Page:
Figma plug-in 4 UX: – Fabulous!

Table of Contents Figma plug-in
  2. Installation
  3. Use
  4. Conclusion

Figma plug-in is a new plugin for Figma that looks to be an amazing ally to any UX designer.

I decided to give it a go and see how it can help workflow and creativity. Keep reading to see what I found…

Honestly, I didn’t even know that Figma plug-ins exist! I am a bit of a newbie and am still getting my head around Figma. It does seem like a very cool tool, and it’s certainly an industry standard for UX designers. Just a quick search on Indeed returns more than 1000 UX designer jobs that require Figma!

I admit that I find browser-based apps very click-heavy. As an old school Internet user, and someone quite used to the UNIX shell, I tend to use key commands more than clicks. Browser based apps don’t always allow key commands as the command might pass to the browser or system, rather than the app. So, I am moving with the times and adapting to browser based apps.


I had to log into Figma first. Then I went back to the plug-in page and clicked on the link. This opened a blank design. I navigated to the left menu and found the plug-ins. Lo and behold, there was

I tried to import the very page on which I had found the plug-in, . As this page is behind a log-in, I was not able to import it into the Figma plug-in. In the app dialogue box, they write:

“Need to import a private page behind a log-in? Get notified when this feature is available”

I signed up to receive updates in the hopes that this might also serve to trigger my memory later on! I notice that my mature brain is good at long-term memory and pattern perception, but my short term memory, which used to be absolutely razor-sharp (my mother used to say “you have a mind like a steel trap”), is not as reliable as it used to be.

How does work?

I imported my own page and immediately the whole design and structure showed up. I played around a bit and made a prototype which you can view here.


This Figma plug-in is on fire! I love anything that makes life easier! One of the tricks they teach to aspiring UX designers is to UX the page of a company that you’d like to work for and send it to them when you apply for work. I think that this plug-in could be a real ally for UX designers new and seasoned.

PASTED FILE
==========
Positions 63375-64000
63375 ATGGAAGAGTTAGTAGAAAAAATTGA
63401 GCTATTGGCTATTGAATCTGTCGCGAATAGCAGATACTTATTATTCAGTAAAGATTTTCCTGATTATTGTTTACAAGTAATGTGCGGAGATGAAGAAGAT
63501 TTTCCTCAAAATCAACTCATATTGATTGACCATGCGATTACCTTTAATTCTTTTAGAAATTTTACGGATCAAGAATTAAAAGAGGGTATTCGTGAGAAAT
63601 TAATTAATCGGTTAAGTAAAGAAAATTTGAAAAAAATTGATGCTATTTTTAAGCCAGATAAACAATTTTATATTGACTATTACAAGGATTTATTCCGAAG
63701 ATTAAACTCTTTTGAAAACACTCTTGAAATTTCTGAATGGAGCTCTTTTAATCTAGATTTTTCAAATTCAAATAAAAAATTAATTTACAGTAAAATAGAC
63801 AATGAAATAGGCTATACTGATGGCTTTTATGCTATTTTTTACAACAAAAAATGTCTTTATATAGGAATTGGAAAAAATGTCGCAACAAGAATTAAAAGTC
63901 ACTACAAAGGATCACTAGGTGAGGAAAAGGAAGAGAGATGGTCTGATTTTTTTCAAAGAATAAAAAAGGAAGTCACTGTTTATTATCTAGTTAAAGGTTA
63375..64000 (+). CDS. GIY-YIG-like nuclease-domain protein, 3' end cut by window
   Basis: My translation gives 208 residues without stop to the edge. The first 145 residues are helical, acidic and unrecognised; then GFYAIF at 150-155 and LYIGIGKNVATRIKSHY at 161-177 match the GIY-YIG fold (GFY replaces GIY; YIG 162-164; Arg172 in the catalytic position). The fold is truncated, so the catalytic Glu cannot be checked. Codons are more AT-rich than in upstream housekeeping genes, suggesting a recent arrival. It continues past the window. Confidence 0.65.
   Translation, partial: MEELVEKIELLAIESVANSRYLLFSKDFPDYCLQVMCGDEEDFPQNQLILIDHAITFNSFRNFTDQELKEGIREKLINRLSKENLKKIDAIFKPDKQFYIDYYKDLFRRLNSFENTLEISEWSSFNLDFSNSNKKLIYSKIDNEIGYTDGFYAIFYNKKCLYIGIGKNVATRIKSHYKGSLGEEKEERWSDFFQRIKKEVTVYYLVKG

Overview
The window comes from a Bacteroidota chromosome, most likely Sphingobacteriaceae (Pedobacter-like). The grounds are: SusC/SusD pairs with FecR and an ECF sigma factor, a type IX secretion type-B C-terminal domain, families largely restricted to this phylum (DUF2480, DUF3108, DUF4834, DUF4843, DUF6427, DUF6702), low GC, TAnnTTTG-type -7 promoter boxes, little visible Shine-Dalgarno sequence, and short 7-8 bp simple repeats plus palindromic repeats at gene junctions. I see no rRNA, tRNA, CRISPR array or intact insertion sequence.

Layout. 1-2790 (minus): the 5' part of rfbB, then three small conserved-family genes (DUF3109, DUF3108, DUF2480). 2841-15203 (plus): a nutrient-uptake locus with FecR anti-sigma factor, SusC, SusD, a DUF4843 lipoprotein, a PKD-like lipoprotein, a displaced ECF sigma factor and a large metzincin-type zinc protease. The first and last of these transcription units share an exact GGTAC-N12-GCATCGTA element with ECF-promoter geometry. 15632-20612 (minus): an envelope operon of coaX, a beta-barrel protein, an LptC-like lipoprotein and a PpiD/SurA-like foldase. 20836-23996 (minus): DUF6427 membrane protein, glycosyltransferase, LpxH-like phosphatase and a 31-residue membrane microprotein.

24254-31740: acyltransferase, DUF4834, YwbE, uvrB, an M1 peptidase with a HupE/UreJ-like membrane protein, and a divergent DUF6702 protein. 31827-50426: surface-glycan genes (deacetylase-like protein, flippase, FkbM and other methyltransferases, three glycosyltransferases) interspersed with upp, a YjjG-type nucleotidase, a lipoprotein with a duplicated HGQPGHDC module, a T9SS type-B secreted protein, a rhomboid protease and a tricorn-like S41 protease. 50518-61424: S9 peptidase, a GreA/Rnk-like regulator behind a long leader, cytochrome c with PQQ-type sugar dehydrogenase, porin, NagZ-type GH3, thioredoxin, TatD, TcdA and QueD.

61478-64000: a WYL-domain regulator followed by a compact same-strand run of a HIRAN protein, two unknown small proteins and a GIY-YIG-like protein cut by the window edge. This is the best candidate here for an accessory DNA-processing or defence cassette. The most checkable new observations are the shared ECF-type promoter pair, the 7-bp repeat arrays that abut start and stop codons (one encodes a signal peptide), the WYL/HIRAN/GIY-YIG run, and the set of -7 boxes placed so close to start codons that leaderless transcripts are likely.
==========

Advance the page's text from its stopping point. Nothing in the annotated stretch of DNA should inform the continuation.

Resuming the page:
Lo-fi Figma Prototype

As I carry on studying UX, I am proud to have made my first Lo-fi Figma Prototype! Here is the link:

The process from ideation to prototyping is pretty straightforward, but is surprisingly long in execution, especially when you’re new to it. The Coffee House project is our common project on the course, and we use it for every assignment before proceeding to our portfolio project. My portfolio project, as I have said before, is to create a service review app for a fitness trainer. The two prompts are quite different, and the user journeys are different, but the user flows are fairly similar, and there are frames that can even be recycled.

User Flows

A paper wireframe that I used for my lo-fi Figma prototype.

After creating paper wireframes and then digital wireframes, we created paper user flows and the digital user flows. Over the on the right is one of the paper wireframes that I made, which I later digitalised on Figma. I like the design iteration as it gives me lots of chanced to refine my ideas. In fact, when I started the prototype, I had only drawn five paper wireframes. The final lo-fi Figma prototype has 11 frames!

Yoast SEO is telling me that the 190 words I have just written is too little, and that I need to bump it up to 300 words. I guess that I could, but I prefer to just go ahead and post this, and take my dogs out for a walk before evening falls. I have been working hard, and studying hard, and I would like a little time off. So, thanks Yoast, but not today. 😛